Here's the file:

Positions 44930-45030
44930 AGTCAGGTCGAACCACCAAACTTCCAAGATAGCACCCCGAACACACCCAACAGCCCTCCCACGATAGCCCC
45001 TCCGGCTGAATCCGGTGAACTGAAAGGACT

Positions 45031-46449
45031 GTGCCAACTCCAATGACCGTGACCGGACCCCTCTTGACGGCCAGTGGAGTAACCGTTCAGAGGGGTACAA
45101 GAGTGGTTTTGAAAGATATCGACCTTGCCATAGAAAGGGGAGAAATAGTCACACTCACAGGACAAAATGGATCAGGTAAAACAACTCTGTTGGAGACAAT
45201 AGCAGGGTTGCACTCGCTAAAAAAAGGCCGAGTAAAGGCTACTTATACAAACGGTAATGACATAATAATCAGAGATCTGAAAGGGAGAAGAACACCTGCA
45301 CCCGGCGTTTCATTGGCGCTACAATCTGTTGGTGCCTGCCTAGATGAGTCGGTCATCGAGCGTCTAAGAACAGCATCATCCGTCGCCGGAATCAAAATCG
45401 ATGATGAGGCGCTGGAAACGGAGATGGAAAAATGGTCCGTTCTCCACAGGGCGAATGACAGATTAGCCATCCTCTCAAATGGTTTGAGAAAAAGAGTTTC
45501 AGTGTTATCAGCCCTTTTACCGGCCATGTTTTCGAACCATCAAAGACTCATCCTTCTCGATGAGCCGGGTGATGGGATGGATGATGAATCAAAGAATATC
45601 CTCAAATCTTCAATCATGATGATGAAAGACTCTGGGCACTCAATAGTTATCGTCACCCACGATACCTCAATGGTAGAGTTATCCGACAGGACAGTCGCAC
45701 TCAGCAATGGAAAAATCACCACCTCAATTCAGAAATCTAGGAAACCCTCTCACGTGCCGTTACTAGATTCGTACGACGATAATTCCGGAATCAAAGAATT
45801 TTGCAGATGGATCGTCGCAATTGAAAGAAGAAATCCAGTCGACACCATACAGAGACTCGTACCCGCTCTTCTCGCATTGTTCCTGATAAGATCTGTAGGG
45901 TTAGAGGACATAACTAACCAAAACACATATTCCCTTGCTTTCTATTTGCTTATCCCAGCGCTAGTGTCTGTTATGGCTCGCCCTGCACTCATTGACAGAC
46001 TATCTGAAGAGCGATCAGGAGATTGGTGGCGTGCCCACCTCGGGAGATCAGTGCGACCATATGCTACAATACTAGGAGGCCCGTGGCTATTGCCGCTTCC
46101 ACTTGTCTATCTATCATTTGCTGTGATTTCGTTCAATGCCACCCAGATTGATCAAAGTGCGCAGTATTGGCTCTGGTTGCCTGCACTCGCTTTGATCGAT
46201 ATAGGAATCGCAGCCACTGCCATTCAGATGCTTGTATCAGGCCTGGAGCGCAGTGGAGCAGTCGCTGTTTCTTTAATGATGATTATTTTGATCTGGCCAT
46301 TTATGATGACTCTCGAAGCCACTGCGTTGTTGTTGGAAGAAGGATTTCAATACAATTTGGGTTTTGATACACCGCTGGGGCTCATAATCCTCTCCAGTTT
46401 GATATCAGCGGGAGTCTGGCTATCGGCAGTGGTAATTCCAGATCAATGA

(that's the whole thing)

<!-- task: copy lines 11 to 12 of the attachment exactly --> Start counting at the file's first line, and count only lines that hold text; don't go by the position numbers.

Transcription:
45601 CTCAAATCTTCAATCATGATGATGAAAGACTCTGGGCACTCAATAGTTATCGTCACCCACGATACCTCAATGGTAGAGTTATCCGACAGGACAGTCGCAC
45701 TCAGCAATGGAAAAATCACCACCTCAATTCAGAAATCTAGGAAACCCTCTCACGTGCCGTTACTAGATTCGTACGACGATAATTCCGGAATCAAAGAATT